Selangor and five other state governments are in the midst of informal discussions on holding state elections simultaneously in 2023 as part of a cost-cutting measure, said Selangor Menteri Besar Amirudin Shari.
The Gombak MP said that informal discussions with the state governments of Penang and Negri Sembilan, as well as the Parti Islam SeMalaysia-led states of Kedah, Kelantan and Terengganu for a joint dissolution were ongoing to enable state elections to take place at the same time.
“In principle, Selangor and the other state leaders hope to dissolve simultaneously so that state elections can be held quicker and without incurring higher costs,” said Datuk Seri Amirudin.
“This is not about winning or losing, but looking at the costs, manpower and other considerations,” he added on the sidelines of the Selangor state assembly on Thursday.
Amirudin said that although there was no timeline for when the joint dissolution could take place, there was a likelihood that the state elections may be held after the Hari Raya Aidilfitri celebrations in 2023.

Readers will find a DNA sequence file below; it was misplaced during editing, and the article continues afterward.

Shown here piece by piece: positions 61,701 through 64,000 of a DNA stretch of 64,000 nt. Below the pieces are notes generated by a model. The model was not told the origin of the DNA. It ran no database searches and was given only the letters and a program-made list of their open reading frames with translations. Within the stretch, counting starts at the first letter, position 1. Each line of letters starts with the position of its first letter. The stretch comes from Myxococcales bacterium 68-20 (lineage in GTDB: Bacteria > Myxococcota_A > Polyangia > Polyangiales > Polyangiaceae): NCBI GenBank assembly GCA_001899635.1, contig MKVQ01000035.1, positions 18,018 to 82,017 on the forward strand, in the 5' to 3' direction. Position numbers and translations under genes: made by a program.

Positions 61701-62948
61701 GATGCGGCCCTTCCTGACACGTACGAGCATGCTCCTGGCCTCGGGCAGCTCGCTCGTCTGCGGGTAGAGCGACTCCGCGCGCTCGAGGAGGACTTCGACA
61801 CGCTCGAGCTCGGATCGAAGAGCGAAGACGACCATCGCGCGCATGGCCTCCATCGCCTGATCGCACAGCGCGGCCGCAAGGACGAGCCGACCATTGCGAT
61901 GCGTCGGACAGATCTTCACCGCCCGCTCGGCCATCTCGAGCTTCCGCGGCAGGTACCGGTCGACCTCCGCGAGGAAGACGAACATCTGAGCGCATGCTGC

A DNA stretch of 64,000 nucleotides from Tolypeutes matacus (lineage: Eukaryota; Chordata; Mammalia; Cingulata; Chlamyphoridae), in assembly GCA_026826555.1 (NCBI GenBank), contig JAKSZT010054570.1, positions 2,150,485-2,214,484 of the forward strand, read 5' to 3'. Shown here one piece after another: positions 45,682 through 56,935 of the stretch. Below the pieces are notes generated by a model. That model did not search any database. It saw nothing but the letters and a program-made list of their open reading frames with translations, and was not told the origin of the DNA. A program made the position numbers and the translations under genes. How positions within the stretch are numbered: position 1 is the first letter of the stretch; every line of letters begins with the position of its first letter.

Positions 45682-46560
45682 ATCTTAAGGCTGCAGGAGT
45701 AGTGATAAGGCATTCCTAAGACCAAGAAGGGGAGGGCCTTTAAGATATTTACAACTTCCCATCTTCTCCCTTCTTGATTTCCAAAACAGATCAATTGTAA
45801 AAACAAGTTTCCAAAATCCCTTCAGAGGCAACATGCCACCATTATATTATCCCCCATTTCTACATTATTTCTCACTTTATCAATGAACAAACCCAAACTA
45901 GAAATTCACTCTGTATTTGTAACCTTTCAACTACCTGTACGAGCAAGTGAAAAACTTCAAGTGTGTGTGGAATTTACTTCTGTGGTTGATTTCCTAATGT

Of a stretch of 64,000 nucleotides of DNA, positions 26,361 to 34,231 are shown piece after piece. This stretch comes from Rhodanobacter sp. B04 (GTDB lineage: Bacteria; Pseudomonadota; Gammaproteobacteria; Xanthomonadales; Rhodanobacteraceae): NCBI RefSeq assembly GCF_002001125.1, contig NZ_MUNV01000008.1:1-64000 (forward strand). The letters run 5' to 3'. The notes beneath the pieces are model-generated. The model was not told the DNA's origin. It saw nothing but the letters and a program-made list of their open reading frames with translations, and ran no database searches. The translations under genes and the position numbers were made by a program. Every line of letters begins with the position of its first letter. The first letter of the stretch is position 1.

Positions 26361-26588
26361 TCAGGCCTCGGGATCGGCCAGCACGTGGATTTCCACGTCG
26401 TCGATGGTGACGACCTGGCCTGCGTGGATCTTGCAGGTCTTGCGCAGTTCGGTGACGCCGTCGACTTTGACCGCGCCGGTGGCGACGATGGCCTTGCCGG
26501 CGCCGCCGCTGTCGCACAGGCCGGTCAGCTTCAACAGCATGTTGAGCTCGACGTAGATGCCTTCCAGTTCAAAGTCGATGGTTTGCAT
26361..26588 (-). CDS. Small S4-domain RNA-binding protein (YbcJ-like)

Celebrations for the festival are expected to take place in April.
The timing, said Amirudin, will depend on the weather and the situation of the federal government.
The recent 15th general election (GE15) saw only three states, Pahang, Perak and Perlis, having concurrent state polls.
The state government of Perak is currently governed by an alliance comprising Pakatan Harapan (PH) and Barisan Nasional (BN), while in Pahang, BN and PH are also forming a state government, though no officials have been sworn in yet.
In rural Perlis, the Perikatan Nasional (PN) coalition is administrating the northern state after winning 14 of the 15 seats, turning the state away from BN for the first time since Independence. PH won the remaining one seat.
The remaining states did not hold concurrent state polls, with Sabah, Melaka, Johor and Sarawak having already held their state elections before GE15.
Selangor, Negri Sembilan, Kedah, Kelantan, Terengganu and Penang opted to sit it out.
Amirudin said those six states did not dissolve their state assemblies in the last general election, as there were no informal discussions held among the six earlier.